5 things all employees want from corporate communications

If your department doesn’t pass this 5-point checklist, don’t be surprised if morale is low.

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I’ve worked in employee communications, both on the inside and as an independent consultant for Fortune 500 companies, for 23 years. Throughout that time, I’ve done my share of employee surveys and communication audits, so I have a pretty good idea by now of what employees want when it comes to communications from their employers.

It’s interesting how the same issues come up now that came up 10, 15, even 20 years ago. Truly, the more things change, the more they stay the same.

Here are five things employees want from their companies’ communications, gleaned from the surveys and audits I’ve done as well as from simply talking with people in offices, manufacturing floors, call centers and elsewhere:

1. Employees want to be treated like adults. This is perhaps the most consistent theme, but one that is largely ignored by business leaders. Employees are not naive, not easily swayed by trinket giveaways and audience-participation games, and they are able to think for themselves. Business leaders sometimes complain that employees behave as childen, but perhaps that’s because they’re often treated that way. Deliver truthful information with honest analysis and a clear call to action and see what most employees do with it.

2. Employees want a variety of communication vehicles. Not everyone likes to read online. Some people would rather work than attend a face-to-face meeting. The best communication programs are those that serve up information in a variety of ways. This doesn’t mean you have to provide every possible medium. Conduct a communications audit and find out what works best in your organization. And please: giveaway items are not effective communication vehicles. Most employees see them as a waste of money and would rather have that money spent on bonuses.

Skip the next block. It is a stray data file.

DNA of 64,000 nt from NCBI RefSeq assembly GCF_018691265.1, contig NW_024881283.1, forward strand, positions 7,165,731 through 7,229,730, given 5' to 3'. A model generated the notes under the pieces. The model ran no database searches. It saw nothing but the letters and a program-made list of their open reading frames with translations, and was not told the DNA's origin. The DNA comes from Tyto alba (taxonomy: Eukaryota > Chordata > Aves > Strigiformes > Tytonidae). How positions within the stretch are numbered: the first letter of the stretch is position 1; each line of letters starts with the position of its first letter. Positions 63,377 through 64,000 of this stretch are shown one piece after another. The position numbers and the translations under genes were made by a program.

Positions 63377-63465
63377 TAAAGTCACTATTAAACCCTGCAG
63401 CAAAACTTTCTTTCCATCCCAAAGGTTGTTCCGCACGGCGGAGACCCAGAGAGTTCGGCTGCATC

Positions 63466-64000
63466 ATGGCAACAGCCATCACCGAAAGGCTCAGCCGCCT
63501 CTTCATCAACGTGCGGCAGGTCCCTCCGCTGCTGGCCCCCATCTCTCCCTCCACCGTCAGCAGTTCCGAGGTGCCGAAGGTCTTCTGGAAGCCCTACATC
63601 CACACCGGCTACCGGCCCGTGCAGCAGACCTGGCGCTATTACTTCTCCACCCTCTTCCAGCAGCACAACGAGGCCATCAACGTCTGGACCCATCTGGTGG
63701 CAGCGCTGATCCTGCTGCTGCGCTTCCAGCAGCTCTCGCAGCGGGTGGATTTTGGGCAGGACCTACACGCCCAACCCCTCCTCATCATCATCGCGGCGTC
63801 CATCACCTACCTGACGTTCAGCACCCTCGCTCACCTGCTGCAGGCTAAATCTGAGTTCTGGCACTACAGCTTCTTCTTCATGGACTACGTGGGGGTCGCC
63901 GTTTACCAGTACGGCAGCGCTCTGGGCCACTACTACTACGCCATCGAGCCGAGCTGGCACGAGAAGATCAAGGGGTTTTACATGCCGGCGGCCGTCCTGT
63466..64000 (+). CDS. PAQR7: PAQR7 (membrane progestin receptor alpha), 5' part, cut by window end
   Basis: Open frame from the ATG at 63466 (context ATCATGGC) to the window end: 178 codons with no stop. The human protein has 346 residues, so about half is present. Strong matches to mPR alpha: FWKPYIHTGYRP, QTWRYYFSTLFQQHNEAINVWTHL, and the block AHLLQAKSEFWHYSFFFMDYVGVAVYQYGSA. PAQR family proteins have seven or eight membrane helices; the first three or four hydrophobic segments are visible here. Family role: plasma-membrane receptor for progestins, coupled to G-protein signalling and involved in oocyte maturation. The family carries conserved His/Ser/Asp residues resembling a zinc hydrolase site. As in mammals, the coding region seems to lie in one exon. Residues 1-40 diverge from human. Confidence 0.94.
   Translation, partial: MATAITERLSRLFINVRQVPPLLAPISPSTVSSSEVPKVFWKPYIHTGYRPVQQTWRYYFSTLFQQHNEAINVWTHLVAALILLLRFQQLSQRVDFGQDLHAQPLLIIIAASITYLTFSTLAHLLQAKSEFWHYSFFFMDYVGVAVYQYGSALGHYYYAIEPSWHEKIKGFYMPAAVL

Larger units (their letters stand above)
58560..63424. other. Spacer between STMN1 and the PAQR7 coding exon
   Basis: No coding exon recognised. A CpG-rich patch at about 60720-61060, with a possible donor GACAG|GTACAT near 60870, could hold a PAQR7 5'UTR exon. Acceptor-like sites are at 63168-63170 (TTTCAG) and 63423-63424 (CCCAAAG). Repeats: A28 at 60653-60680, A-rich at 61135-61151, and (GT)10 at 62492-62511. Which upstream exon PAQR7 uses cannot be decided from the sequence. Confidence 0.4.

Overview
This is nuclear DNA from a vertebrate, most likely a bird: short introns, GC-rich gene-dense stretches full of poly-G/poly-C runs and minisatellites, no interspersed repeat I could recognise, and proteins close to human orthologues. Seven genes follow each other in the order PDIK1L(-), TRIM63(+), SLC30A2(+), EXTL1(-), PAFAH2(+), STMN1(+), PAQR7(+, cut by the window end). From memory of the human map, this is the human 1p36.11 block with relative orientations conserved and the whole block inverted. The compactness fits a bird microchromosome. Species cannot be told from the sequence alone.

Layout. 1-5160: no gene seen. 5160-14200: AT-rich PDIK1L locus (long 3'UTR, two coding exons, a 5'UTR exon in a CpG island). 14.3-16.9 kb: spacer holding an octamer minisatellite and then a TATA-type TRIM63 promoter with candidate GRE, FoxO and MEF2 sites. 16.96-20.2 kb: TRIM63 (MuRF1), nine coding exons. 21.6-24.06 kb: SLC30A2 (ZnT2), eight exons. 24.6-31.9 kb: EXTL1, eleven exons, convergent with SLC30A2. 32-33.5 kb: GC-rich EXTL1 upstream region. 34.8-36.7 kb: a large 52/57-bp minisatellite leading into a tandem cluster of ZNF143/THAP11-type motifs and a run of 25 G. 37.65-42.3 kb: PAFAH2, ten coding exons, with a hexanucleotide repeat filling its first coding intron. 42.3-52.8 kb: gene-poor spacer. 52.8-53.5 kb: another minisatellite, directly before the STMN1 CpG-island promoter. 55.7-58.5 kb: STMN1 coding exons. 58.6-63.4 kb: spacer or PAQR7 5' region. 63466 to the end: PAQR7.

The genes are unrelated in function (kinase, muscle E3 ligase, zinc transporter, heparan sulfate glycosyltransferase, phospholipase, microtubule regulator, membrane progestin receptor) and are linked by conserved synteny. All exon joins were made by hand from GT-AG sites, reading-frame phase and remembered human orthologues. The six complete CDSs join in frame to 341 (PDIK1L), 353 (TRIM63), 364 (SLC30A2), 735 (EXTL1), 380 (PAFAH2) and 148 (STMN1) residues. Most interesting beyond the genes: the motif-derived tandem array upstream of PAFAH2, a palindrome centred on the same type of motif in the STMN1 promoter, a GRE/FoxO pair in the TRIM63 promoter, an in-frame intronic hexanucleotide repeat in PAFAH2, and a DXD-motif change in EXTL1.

3. Employees want corporate communications tactics that mirror the real world. This means they want intranets that look like the best news/information websites out there, publications that look more like People magazine than the high school newspaper, and they expect their employers to know how to use social media to reach employees who are into it. After all, the greatest competition for your employees’ time and attention are those external media.

4. Employees want access to executives. There simply is no excuse for not having face-to-face events. Yes, they can be difficult to pull off in some organizations, but business leaders should at least make an attempt at regular face-to-face contact with employees, even if it is informal. One of the most frequent complaints I hear from employees is “We never see those guys. It’s like they’re trying to hide from us.”

5. Employees want to get information from their direct supervisors. It’s one of the tenets of effective employee communication. People want to hear news from their bosses. A good employee communication program includes processes and systems for arming supervisors with information and training in how to deliver it. Communication, after all, is a human event. There is power in personal interaction and storytelling.

Of course, every organization is unique. Your results may vary. But after all these years of hearing so many of the same comments from employees, I believe they’re trying to tell us something.

Robert J. Holland blogs at Communication at Work.


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